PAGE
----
Oil prices edged closer to a four-month high in afternoon trading, as a slowdown in US production and escalating conflict in Yemen took their toll on supply.
Brent crude rose to $65.37 per barrel in mid-afternoon trading, while WTI, the US benchmark, rose 0.77 per cent to $57.59. It's no coincidence the rise in prices comes after the weekly count of functioning oil rigs in the US fell 31 units to 703 on Friday. That's down from a peak of 1,609 in October.
The rise in prices coincides with reporting week for some of the UK's largest oil companies: over the next few days Shell, BP and Exxon Mobil are due to report muted results. Indeed, some analysts have predicted falls in profit of as much as 60 per cent.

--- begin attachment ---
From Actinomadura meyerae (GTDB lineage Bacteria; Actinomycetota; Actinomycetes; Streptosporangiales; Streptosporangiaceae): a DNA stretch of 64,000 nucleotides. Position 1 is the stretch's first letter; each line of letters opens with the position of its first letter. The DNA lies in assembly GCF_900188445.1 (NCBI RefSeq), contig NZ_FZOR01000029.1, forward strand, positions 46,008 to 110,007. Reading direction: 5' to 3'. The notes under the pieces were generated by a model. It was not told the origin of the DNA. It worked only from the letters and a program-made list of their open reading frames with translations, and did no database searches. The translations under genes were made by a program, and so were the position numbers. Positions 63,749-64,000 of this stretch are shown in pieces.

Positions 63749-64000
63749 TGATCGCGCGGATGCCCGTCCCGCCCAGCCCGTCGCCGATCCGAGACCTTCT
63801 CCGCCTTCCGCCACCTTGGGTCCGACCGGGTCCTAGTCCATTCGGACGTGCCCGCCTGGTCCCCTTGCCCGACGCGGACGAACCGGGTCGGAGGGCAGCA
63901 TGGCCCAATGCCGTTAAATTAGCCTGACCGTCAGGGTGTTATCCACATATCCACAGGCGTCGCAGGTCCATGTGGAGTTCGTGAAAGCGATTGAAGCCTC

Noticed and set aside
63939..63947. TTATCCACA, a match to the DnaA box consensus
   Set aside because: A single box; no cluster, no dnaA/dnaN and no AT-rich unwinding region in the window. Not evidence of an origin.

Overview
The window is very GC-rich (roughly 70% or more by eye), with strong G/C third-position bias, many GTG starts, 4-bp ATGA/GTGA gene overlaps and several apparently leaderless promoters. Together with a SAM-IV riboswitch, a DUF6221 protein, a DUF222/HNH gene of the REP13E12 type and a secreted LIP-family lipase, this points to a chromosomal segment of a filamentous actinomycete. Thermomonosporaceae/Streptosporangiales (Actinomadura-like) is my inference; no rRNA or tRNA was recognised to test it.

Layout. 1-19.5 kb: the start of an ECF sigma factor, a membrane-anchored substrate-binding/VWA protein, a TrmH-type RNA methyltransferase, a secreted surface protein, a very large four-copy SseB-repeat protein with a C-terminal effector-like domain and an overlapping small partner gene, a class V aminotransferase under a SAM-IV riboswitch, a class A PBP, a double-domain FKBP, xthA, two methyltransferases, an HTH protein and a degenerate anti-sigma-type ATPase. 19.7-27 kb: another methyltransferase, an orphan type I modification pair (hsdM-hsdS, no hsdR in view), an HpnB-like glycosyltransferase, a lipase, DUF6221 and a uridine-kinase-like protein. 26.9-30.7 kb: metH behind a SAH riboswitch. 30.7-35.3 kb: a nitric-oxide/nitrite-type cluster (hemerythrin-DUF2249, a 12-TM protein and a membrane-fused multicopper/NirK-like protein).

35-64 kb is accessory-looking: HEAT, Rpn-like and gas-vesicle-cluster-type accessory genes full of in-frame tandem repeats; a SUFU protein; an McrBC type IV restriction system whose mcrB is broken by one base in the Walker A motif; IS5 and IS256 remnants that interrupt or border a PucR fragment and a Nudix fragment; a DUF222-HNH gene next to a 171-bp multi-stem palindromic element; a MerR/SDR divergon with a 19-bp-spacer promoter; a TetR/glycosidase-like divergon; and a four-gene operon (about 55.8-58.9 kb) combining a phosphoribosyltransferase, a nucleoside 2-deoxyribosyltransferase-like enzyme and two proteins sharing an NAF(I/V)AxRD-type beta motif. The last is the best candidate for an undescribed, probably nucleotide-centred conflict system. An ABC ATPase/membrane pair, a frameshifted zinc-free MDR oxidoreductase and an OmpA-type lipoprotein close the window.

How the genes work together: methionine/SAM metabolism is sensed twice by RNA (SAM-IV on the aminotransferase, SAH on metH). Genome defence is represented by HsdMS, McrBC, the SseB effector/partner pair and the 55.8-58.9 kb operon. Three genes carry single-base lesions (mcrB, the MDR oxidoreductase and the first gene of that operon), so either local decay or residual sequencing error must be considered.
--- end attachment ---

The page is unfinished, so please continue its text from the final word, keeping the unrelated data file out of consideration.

Although the recent fall in oil prices puts UK oil giants at risk of takeover, today the Conservatives were adamant they would protect BP from a takeover. BP's share price edged down 0.94 per cent to 473.9p sources at Number 10 told the FT it would be "sceptical" of any takeover attempt. Analysts suggested Tullow Oil could provide a better takeover opportunity for acquisitive oil giants, after it was given approval to continue its current drilling projects in West Africa.
"BP’s attractiveness has to have been dampened a little by the event and aftermath in the Gulf of Mexico and more so by its exposure to an economically weakening Russia," pointed out Augustin Eden, an analyst at Accendo Markets.
"The UK government, while essentially powerless to prevent any takeover attempt, is hoping to deter hostile bids by simply making its feelings known. But the (possibly outgoing…) government has no such feelings about Tullow. It’s a risker asset - it’s not an oil major. Well, not yet."